“The more bricks I have, the better I am at acting,” she said.
She has built that wall quickly with movies like “(500) Days of Summer,” in which she played Joseph Gordon-Levitt’s precocious younger sister, and the 2005 remake of “The Amityville Horror.” She has hazier memories of other early roles, booked when she moved with her parents and four brothers to Los Angeles for her father’s plastic surgery practice. “I was so tiny,” she said. “I was a little 6-year-old.”
Trevor Moretz, who is also Chloë’s acting coach, and her mother, Teri, read all the scripts she is sent by her agents, and try to balance her grown-up fare with family-friendly movies (like the recent hit “Diary of a Wimpy Kid”). When “Kick-Ass” arrived, the Moretzes felt it was a showcase for Chloë’s grit and athleticism; they recognized its harsher aspects too but believed she was up for the challenge.
“Being the youngest of five children,” Teri Moretz wrote in an e-mail message, her daughter “has a very well-rounded view of the world.” She added: “It definitely pushes boundaries, but Chloë knows the things that Hit Girl says and does are fictional.”
For Chloë herself, Hit Girl was an opportunity to keep pace with her cinematic idols, to do something “no other kid had done except for Natalie Portman in ‘Léon,’ ” she said, using the European title for “The Professional.”
Not that Ms. Moretz knows that Luc Besson film firsthand. “I haven’t even seen it now,” she said glumly. “I’m not allowed.”
Nor had she seen many of the performances that Trevor regarded as Hit Girl’s antecedents, including Ms. Jolie in “Wanted” and Jodie Foster in “Taxi Driver.” She was, however, given a special dispensation to watch Uma Thurman in the “Kill Bill” movies. “It was hilarious,” Ms. Moretz said. “It’s not like, ‘Oh, I’m killing people with real blood.’ It’s fake.”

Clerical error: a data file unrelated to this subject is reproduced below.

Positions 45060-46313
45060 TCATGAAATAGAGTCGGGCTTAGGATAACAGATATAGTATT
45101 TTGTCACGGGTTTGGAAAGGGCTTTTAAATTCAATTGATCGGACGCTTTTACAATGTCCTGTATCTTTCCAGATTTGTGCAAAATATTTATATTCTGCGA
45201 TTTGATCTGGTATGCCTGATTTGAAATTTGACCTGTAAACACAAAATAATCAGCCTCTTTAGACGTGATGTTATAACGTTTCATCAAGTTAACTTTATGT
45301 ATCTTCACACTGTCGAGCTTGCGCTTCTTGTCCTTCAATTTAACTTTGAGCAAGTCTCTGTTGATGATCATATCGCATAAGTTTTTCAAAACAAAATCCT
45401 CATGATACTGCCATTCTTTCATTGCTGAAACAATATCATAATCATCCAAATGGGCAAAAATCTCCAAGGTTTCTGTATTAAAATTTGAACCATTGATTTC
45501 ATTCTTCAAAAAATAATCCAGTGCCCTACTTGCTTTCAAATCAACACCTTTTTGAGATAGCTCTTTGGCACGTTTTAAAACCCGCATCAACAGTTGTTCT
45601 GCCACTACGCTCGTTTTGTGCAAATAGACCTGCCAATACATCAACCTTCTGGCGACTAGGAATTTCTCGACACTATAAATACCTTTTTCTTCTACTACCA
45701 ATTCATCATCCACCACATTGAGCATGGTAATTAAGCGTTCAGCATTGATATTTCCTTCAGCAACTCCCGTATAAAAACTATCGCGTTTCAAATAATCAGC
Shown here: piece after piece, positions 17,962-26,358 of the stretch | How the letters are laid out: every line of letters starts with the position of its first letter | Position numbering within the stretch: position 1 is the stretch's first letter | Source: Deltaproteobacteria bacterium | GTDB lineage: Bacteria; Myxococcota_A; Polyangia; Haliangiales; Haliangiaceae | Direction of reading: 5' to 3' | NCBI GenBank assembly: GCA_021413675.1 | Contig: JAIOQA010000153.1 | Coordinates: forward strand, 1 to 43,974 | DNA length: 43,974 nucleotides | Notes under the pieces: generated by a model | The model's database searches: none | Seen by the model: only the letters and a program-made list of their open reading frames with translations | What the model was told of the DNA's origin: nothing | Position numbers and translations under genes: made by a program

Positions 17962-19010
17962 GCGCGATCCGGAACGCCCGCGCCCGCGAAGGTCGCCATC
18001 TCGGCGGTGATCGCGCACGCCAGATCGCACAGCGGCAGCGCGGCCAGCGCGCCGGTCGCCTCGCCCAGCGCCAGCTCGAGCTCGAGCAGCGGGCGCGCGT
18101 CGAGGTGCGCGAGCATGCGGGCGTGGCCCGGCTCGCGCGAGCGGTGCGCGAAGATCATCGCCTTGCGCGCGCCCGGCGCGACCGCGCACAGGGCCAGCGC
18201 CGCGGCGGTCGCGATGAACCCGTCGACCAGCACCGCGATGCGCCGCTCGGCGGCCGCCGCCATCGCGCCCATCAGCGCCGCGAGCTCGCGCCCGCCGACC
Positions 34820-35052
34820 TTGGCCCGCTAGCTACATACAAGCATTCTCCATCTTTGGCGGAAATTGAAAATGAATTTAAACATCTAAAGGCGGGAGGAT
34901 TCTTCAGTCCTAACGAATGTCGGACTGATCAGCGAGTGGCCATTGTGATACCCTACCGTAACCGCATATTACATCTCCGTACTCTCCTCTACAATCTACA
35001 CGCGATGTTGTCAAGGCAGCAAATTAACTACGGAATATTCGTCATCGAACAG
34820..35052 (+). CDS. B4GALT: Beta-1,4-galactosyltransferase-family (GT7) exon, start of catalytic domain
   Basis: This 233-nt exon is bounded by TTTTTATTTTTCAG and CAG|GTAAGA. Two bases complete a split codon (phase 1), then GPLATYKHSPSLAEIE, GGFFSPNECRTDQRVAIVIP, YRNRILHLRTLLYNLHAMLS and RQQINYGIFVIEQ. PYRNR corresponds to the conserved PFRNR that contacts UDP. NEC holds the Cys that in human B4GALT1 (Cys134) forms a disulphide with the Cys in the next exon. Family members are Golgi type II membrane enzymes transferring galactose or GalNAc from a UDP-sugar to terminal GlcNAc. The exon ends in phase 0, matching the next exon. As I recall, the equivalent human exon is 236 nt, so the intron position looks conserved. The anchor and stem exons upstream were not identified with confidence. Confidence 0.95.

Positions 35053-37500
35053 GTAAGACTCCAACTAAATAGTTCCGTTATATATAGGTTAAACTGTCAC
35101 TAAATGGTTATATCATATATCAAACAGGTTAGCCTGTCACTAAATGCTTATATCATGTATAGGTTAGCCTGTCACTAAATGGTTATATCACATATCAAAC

Before filming on “Kick-Ass” began, Ms. Moretz spent several months in Los Angeles, London and Toronto training in gymnastics, body conditioning and weapons safety. (“Always check your gun when someone gives it to you,” she said. “Make sure it’s a fake bullet.”)
During the six-month shoot she was also told time and again by her mother, her brother and her director that Hit Girl, and not Chloë, was the one swearing and shooting at villains. The lesson seems to have sunk in. “When they call cut, I leave it behind,” Ms. Moretz said. “You should see me after a crying scene.”
A mass of hyper tweens swarms a small auditorium in London’s Science Museum. They have been waiting outside on a cold January night for an hour and are extremely eager for things to start. In miniskirts, lace tights, and sparkly headbands, with bracelets piled high and cell-phone cameras at the ready, close to 200 girls shuffle in, giddy with anticipation and oblivious to the occasional boy in the crowd. The fans of Justin Bieber have only one boy on their minds: JUSTIN is boldly written on one girl’s forehead; another has J.B. scrawled on her left cheek. Some hold up handmade signs with devotional love letters. Many are furiously text-messaging, no doubt flaunting their imminent dream come true to less fortunate friends doing Sunday-night homework. When will he be here? “Justin! Justin! Justin!” they are chanting. And it is deafening.